Collected Works of Abraham Lincoln. Volume 2.
Lincoln, Abraham, 1809-1865.

To John D. Swallow [1]

[c. June 15, 1854]

Both your questions are the same. After you sold and deeded your property to Edmons, for a consideration which is worthless and fraudulent, any person who buys or takes a mortgage from Edmons, without Notice of the fraud, will hold the property against you; but whoever buys or takes a mortgage after your Bill is filed, is conclusively presumed to have had notice of the fraud, and therefore can have no better right against you than Edmonds himself had. This is the whole law of the case. Yours truly

A. LINCOLN.

Annotation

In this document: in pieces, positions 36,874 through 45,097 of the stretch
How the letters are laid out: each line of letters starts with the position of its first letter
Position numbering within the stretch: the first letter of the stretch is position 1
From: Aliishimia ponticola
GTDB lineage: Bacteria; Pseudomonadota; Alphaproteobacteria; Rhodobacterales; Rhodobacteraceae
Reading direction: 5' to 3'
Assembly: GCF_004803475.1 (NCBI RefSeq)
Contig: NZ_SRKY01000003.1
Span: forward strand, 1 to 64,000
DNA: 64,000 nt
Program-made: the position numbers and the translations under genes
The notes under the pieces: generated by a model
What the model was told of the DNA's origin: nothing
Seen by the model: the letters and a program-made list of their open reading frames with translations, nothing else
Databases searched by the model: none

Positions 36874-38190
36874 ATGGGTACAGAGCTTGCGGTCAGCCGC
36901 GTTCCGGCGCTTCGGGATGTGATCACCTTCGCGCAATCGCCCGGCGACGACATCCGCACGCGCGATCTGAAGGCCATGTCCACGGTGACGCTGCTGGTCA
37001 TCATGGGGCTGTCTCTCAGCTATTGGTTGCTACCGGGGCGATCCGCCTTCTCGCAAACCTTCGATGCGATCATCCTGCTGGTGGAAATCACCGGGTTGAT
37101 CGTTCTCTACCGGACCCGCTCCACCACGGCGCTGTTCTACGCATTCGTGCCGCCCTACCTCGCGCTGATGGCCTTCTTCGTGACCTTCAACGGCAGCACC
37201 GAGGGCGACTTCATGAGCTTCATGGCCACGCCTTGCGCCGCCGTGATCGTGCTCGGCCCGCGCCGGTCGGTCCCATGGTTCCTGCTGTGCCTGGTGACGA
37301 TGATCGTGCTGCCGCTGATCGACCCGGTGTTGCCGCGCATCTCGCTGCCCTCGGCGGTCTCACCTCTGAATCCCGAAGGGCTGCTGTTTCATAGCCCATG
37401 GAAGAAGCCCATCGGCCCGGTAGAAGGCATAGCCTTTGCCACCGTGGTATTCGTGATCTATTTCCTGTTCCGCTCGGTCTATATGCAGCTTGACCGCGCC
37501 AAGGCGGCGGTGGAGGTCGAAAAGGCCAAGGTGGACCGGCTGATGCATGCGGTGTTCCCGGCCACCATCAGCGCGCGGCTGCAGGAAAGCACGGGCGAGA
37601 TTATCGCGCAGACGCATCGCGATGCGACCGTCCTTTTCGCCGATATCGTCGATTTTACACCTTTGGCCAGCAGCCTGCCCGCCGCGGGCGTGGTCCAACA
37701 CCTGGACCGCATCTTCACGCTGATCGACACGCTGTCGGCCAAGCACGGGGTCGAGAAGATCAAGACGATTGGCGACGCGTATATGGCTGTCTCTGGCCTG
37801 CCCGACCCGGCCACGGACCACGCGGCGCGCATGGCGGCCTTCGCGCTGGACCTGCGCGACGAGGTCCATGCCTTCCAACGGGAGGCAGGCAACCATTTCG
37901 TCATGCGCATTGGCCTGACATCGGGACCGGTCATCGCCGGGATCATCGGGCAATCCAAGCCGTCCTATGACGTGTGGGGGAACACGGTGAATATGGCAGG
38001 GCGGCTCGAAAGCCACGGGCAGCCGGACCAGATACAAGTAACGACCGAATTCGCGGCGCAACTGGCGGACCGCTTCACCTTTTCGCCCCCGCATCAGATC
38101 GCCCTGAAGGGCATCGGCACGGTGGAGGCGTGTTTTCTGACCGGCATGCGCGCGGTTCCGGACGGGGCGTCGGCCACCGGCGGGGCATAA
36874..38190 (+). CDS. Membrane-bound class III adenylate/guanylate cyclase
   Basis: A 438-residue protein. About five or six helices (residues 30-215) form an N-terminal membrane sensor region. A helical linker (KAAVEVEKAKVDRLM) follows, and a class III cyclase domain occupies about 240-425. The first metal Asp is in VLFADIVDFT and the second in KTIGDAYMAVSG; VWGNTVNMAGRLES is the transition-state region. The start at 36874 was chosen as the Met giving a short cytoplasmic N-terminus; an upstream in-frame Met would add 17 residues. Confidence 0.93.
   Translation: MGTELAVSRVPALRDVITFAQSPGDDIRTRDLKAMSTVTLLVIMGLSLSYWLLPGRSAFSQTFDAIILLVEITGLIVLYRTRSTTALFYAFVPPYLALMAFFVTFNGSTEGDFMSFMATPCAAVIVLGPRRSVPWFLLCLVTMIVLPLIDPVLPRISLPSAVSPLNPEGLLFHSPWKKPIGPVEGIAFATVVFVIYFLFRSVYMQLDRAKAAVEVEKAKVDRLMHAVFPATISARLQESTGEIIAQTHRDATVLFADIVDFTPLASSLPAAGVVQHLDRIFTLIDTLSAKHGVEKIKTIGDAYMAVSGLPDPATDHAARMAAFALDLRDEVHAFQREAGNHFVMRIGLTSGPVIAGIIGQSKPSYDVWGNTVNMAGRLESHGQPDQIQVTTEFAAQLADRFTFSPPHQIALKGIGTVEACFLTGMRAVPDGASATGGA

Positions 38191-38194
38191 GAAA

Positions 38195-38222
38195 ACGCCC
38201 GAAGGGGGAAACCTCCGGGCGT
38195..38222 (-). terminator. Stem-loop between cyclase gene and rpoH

[1]   Copy, ISLA, furnished by Frank E. Blane, Petersburg, Illinois. John D. Swallow was a resident of Postville in Logan County. Lincoln's note was written on the back of Swallow's letter of June 15, which reads in part as follows:

``I sold to A. Edmons my mill for two states Ioway and Wisconsin gave a warety deed for the mill---there seems to be, a spurias title as to the pattent with others I instituted a suit in chancery. Now if Edmons should want money and a stranger to the suit should loan him money and take a mortgage on the property (some three days after the record of the suit or bill was filed and notice served on Edmons---) will that mortgage be valid in and sustained at law---and if a piece of land was given for a pattent right and that right proves void and four months after a person comes and makes a purchase of said land in good faith an entire stranger to Edmons and the suit---can the purchaser hold the land at law[.] please write by return mail. yours Respectfully J. D. SWALLOW''